5. Fassicollo CE, Machado BCZ, Garcia DM, de Felicio CM. Swallowing changes related to chronic temporomandibular disorders. Clinical oral investigations. 2018.

6. Peck CC, Murray GM, Gerzina TM. How does pain affect jaw muscle activity? The Integrated Pain Adaptation Model. Australian dental journal. 2008;53(3):201-7.

7. Strini PJ, Strini PJ, Barbosa Tde S, Gaviao MB. Assessment of thickness and function of masticatory and cervical muscles in adults with and without temporomandibular disorders. Archives of oral biology. 2013;58(9):1100- 8.

8. Xu L, Fan S, Cai B, Fang Z, Jiang X. Influence of sustained submaximal clenching fatigue test on electromyographic activity and maximum voluntary bite forces in healthy subjects and patients with temporomandibular disorders. Journal of oral rehabilitation. 2017;44(5):340-6.

9. Ries LG, Graciosa MD, Soares LP, Sperandio FF, Santos GM, Degan VV, et al. Effect of time of contraction and rest on the masseter and anterior temporal muscles activity in subjects with temporomandibular disorder. CoDAS. 2016;28(2):155-62.

10. Lauriti L, Motta LJ, de Godoy CH, Biasotto-Gonzalez DA, Politti F, Mesquita-Ferrari RA, et al. Influence of temporomandibular disorder on temporal and masseter muscles and occlusal contacts in adolescents: an electromyographic study. BMC musculoskeletal disorders. 2014;15:123. doi: 10.1186/1471-2474-15-123.

11. Ries LG, Graciosa MD, Medeiros DL, Pacheco SC, Fassicolo CE, Graefling BC, et al. Influence of craniomandibular and cervical pain on the activity of masticatory muscles in individuals with Temporomandibular Disorder. CoDAS. 2014;26(5):389-94.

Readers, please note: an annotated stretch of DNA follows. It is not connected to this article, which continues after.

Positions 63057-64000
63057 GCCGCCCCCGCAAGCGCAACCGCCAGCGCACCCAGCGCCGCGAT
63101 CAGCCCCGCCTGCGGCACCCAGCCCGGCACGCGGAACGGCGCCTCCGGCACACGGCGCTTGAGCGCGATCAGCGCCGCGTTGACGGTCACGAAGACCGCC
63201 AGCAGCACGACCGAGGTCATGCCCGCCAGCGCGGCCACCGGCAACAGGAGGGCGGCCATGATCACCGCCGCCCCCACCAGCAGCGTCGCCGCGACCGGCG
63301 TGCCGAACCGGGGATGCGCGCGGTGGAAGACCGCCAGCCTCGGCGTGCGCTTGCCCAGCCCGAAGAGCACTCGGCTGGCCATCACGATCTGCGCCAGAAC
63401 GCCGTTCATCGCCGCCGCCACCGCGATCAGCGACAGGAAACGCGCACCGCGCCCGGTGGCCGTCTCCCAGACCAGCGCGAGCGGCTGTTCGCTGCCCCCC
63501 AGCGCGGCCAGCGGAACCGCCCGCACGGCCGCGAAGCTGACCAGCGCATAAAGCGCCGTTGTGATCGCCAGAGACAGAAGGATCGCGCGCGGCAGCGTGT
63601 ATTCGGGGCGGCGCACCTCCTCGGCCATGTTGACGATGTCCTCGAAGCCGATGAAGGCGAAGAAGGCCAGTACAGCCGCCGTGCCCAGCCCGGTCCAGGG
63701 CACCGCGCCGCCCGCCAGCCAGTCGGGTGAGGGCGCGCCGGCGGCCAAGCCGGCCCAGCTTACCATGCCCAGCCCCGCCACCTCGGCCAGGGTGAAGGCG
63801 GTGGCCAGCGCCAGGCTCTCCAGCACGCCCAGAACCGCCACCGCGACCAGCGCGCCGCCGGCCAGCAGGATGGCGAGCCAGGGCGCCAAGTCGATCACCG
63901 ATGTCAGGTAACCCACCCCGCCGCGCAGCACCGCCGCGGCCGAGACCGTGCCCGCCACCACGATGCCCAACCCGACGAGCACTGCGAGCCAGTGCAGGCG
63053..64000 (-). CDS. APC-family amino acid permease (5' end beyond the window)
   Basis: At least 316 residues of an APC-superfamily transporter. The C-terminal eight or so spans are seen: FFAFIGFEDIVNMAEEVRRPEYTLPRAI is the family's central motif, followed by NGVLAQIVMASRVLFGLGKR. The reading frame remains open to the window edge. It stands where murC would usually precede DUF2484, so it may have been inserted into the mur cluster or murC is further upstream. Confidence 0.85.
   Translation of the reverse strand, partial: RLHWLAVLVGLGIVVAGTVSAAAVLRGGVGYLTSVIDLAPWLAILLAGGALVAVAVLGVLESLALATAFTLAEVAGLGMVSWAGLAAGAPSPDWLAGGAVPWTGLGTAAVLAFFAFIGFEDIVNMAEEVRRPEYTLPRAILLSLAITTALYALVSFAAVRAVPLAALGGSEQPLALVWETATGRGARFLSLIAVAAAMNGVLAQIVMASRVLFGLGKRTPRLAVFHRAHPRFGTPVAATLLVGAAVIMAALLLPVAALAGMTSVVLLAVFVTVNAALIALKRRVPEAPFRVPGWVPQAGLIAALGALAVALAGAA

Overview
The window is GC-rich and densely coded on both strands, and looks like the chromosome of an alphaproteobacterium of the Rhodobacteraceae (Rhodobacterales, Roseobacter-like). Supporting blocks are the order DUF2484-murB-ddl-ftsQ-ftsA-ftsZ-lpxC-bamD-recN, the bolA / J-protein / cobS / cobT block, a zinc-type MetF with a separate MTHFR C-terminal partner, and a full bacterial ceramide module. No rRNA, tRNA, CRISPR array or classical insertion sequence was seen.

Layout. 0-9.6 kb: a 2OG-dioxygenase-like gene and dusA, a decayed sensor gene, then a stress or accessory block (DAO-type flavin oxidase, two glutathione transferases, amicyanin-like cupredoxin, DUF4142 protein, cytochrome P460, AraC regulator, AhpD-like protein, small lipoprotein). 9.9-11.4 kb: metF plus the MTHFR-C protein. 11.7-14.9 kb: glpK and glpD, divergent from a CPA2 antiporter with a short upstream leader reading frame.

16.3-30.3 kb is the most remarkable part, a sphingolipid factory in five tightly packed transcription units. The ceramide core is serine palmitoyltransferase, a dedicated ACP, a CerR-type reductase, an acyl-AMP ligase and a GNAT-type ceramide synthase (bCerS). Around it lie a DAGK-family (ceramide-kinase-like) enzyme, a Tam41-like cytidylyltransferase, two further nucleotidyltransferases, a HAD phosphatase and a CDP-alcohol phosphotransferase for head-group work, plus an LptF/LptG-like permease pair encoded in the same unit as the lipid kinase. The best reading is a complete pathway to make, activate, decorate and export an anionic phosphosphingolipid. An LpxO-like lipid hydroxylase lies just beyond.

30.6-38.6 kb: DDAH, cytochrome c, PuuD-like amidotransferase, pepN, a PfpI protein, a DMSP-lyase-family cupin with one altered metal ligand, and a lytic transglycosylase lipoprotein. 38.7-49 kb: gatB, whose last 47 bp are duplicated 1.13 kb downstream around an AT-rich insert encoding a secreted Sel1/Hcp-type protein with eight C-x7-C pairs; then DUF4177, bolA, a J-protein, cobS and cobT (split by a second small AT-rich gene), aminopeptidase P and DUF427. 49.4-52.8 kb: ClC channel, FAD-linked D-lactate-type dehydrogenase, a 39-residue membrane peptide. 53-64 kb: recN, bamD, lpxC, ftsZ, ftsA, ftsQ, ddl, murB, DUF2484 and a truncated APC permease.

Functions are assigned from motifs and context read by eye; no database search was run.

12. Pitta NC, Nitsch GS, Machado MB, de Oliveira AS. Activation time analysis and electromyographic fatigue in patients with temporomandibular disorders during clenching. Journal of electromyography and kinesiology: official journal of the International Society of Electrophysiological Kinesiology. 2015;25(4):653-7.

13. De Felicio CM, Mapelli A, Sidequersky FV, Tartaglia GM, Sforza C. Mandibular kinematics and masticatory muscles EMG in patients with short lasting TMD of mild-moderate severity. Journal of electromyography and kinesiology: official journal of the International Society of Electrophysiological Kinesiology. 2013;23(3):627-33.

14. Politti F, Casellato C, Kalytczak MM, Garcia MB, Biasotto-Gonzalez DA. Characteristics of EMG frequency bands in temporomandibullar disorders patients. Journal of electromyography and kinesiology: official journal of the International Society of Electrophysiological Kinesiology. 2016;31:119- 25.

15. Remijn L, Groen BE, Speyer R, van Limbeek J, Nijhuis-van der Sanden MW. Reproducibility of 3D kinematics and surface electromyography measurements of mastication. Physiology & behavior. 2016;155:112-21.

16. Briesemeister M, Schmidt KC, Ries LG. Changes in masticatory muscle activity in children with cerebral palsy. Journal of electromyography and kinesiology: official journal of the International Society of Electrophysiological Kinesiology. 2013;23(1):260-6.

17. Karkazis HC, Kossioni AE. Re-examination of the surface EMG activity of the masseter muscle in young adults during chewing of two test foods. Journal of oral rehabilitation. 1997;24(3):216-23.